In the wake of the recent terrorist attack on a French satirical newspaper, the University’s French Club responded by hosting two events in Chicago, including holding a moment of silence for the victims.
On January 7, gunmen killed 12 people at Charlie Hebdo, known for its provocative cartoons that have parodied Islam, as well as many other religions and political groups. The gunmen appear to have some affiliation with Al Qaeda, reported The New York Times.
“The goal [of this attack] was to destroy this newspaper, and to try and kill the newspaper. [It] gave birth to [a movement]and united people who would have otherwise been divided over the content of the newspaper—it united people in defending what allows the paper to exist in the first place,” French Club president and fourth-year Eve Zuckerman said in between the two events.
Zuckerman organized an event at the Alliance Française cultural center in Chicago within hours of the shooting on Wednesday. Over 200 people gathered in solidarity, and the Consul General of France in Chicago Vincent Floreani made a speech.
The French Club also hosted a moment of silence on Wednesday on campus that was originally planned as the French Club’s celebration with galette des rois cake. Over forty students attended, as well as Floreani. Both Zuckerman and the president of the Muslim Students Association, third-year Salman Sayeed Islam, also spoke at the event.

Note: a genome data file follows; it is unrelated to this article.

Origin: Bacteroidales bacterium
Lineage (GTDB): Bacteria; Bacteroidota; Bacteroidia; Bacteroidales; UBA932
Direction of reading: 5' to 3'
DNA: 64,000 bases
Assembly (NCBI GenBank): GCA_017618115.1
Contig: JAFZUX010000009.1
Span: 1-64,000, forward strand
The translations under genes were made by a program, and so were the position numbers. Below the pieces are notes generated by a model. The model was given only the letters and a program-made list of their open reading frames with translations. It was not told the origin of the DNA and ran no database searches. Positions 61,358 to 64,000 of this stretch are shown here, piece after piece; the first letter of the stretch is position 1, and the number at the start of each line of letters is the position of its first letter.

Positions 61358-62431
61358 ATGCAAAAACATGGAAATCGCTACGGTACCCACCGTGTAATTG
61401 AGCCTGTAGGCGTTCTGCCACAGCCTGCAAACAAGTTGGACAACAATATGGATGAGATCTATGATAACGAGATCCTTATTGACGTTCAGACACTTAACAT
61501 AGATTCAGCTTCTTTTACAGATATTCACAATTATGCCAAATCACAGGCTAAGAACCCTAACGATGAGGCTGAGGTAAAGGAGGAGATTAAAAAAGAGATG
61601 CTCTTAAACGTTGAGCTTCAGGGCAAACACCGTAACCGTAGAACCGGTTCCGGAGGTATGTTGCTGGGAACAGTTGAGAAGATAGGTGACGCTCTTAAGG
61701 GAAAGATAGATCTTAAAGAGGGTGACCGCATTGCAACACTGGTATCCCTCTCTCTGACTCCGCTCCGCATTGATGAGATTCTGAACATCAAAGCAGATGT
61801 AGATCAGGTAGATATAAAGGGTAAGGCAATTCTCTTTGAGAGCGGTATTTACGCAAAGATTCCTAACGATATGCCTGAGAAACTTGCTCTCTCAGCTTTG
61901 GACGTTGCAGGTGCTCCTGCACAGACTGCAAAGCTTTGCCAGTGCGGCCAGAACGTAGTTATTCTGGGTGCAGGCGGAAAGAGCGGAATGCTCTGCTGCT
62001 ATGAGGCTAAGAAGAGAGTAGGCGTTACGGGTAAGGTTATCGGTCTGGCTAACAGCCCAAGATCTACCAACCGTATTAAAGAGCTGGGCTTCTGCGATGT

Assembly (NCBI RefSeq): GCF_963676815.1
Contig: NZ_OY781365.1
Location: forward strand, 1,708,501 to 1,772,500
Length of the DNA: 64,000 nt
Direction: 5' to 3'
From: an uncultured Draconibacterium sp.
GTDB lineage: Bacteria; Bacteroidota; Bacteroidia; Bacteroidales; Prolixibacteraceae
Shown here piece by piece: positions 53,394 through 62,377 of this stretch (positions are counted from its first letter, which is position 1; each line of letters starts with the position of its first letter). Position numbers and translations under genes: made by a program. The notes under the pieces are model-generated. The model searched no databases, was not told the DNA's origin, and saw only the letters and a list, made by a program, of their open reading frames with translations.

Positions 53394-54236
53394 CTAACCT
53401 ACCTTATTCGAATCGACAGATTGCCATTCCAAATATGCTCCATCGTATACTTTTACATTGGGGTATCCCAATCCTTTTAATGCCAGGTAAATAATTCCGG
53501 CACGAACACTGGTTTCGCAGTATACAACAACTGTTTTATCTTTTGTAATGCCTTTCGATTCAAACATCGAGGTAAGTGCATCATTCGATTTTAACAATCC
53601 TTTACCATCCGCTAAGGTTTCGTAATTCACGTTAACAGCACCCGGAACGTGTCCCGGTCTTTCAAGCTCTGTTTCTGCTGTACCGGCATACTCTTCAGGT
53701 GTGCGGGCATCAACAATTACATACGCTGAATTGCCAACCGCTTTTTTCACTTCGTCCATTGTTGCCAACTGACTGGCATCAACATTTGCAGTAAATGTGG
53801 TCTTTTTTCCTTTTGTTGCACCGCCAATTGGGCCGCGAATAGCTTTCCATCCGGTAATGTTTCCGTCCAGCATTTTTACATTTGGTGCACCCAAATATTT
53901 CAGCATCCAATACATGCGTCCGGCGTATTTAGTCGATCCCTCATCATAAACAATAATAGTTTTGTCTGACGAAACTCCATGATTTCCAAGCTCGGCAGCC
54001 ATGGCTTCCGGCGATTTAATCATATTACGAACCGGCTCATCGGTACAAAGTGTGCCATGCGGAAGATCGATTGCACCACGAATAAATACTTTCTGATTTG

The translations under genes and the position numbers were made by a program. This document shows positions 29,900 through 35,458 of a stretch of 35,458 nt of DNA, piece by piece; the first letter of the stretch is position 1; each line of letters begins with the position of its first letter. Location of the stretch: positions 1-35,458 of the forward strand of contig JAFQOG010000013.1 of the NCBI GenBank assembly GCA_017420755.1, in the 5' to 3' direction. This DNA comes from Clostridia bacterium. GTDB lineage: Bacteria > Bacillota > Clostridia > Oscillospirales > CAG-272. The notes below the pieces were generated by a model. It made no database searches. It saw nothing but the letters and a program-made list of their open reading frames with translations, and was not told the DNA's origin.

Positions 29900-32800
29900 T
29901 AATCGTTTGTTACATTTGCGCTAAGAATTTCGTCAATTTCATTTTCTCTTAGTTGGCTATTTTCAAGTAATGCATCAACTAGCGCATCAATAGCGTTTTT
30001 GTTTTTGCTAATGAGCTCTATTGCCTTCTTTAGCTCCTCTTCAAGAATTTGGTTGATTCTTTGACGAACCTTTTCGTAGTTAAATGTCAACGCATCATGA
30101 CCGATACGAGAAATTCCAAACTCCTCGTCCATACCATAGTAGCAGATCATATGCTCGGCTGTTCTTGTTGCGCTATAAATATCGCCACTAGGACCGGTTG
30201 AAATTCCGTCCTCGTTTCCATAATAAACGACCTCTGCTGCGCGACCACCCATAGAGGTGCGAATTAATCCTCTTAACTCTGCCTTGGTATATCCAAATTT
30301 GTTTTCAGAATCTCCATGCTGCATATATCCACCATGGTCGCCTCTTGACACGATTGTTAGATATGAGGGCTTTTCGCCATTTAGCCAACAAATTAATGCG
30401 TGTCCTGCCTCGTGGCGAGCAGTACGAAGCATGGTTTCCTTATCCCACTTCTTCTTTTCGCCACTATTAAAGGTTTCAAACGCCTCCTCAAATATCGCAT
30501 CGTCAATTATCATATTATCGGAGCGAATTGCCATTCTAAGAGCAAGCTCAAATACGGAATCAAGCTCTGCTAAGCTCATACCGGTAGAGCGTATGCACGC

“According to what sources tell us and our understanding of the event, the people who decided to senselessly murder 12 innocent individuals at a satirical magazine did it in the name of the prophet Muhammad,” he said. “Now I want to be clear that to the understanding of every Muslim scholar who actually claims to have a true understanding of the religion, these actions are contradictory to the teachings that Muhammad imparted to his people.”
Thomas Pavel, a French professor at the University, said French society has a tradition of more provocative humor than in America.
“This is their kind of humor: rude, coarse, but hitting some important truths. Because the French need this kind of joke, it is a way of making fun of everything,” he wrote in an email.
French professor Desan Philippe said he thinks French society has become more tame, which Charlie Hebdo combatted.
“There’s a sentiment that there is a tradition in France, I would not say of insults, but of strong debates, where words are really important, probably more twenty or thirty years ago than today,” he said. “Today I think we’re more polite, more Americanized, insults are not flying around anymore, it’s not as accepted, and people feel there’s a limit; and [Charlie Hebdo] push[ed] back, there’s a philosophy behind the magazine that says, ‘No, we do not believe this has ended, that is why we’ve continued to do the work.’”